During the relatively chilly months—you know, the “R” ones—coastal Southerners move the party from the garden to the fire pit, with oysters being the star. “In the cool season, we like to smoke local oysters in their shells over smoldering oak and hickory wood,” says Griffin Bufkin, co-owner of Southern Soul Barbeque, a popular joint in a refurbished gas station on St. Simons Island, Georgia.
Inspired by his mother, the third-generation St. Simons native recently added a smoked oyster spread to the restaurant’s menu. “I doctored mom’s recipe she has been preparing for years,” he says. “I added horseradish, kicked up the lemon, and put a tad more mayo in mine.” But the biggest change he made is to the main ingredient. “She uses the Reese Colossal smoked oysters from the tin. I adapted it for in-house smoked oysters—briny Cape May River oysters and Harris Neck’s stand up perfectly.” After an hour in the smoke, the bivalves take on a rich, mahogany hue—and a campfire flavor to match.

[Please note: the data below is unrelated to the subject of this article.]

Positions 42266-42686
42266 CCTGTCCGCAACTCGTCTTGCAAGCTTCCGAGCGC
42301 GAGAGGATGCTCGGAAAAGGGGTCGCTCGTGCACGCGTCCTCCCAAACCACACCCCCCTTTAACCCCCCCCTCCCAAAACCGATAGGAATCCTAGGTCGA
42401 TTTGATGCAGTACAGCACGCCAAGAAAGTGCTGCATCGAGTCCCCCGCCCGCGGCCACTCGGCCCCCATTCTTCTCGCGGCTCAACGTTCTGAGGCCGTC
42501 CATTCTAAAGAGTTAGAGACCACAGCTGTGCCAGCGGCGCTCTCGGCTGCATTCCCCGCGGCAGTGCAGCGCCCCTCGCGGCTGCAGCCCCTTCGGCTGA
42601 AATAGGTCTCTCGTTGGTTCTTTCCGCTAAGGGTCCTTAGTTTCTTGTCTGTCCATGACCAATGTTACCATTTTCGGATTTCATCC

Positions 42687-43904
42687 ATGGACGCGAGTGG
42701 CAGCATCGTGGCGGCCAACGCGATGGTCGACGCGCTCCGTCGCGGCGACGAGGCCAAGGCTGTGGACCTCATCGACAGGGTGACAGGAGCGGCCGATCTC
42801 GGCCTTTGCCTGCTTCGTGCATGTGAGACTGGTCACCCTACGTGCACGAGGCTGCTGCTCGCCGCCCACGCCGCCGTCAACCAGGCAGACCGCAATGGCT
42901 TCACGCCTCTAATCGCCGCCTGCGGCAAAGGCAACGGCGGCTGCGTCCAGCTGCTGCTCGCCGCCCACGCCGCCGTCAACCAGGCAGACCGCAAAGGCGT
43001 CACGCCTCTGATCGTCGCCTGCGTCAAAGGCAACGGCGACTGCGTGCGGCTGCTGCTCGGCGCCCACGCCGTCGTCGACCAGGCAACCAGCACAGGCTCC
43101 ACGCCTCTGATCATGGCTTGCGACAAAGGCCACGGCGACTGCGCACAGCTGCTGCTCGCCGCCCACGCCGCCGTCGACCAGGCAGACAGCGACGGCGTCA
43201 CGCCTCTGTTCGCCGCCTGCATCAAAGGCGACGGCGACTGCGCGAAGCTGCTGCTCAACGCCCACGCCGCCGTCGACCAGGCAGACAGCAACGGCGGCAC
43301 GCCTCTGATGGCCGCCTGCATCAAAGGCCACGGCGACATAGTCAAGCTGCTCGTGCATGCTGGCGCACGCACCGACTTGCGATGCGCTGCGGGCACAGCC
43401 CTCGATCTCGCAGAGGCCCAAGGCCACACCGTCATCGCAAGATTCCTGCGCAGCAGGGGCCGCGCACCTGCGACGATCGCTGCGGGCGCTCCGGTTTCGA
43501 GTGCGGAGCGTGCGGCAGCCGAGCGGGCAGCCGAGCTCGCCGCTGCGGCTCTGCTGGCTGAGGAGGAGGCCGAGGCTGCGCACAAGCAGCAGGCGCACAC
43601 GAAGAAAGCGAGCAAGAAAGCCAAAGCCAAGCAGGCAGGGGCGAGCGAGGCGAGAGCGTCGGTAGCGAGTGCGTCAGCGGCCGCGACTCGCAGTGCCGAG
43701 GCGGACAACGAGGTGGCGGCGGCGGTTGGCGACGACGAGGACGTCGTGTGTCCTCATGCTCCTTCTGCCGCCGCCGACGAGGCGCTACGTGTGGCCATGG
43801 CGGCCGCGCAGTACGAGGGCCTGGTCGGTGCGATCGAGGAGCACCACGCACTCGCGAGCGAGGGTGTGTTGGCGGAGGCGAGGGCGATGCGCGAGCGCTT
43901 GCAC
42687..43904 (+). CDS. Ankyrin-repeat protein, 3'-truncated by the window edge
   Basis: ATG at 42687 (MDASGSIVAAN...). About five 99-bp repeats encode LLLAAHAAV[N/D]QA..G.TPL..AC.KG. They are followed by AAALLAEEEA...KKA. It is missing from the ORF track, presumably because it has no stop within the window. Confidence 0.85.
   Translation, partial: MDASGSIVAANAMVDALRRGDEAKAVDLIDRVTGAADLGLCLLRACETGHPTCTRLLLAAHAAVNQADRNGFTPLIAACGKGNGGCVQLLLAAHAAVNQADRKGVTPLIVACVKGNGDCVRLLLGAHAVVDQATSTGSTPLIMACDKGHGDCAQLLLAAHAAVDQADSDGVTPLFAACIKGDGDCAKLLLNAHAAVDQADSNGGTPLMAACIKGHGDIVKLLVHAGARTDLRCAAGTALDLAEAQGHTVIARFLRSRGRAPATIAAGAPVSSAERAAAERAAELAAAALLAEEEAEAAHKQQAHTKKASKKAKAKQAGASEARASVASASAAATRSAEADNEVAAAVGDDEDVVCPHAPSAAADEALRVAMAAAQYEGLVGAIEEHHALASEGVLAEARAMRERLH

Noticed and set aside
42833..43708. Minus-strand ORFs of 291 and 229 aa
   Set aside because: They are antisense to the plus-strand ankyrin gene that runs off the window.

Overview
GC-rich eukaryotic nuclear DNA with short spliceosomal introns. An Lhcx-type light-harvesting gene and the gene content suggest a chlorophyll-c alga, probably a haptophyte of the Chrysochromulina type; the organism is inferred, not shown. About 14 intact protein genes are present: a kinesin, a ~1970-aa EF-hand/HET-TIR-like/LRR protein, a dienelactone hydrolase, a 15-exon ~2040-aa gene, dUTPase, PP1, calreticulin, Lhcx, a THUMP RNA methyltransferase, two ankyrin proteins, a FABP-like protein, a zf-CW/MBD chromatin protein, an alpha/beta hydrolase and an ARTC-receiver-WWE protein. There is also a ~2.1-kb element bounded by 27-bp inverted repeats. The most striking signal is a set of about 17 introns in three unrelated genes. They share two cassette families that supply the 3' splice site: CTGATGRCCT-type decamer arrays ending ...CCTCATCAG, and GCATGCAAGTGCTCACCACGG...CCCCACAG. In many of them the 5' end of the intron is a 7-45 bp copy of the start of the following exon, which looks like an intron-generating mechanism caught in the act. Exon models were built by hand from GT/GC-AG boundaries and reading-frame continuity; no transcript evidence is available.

Bufkin tweaked the recipe for home cooks to allow for smoking the oysters over wood chips on a grill. The simple twist: he shucks them into a cast-iron skillet first. Serve the smoky, spicy snack with Bufkin’s favorite accompaniments: A big stack of Saltines and a cold can of your favorite beer.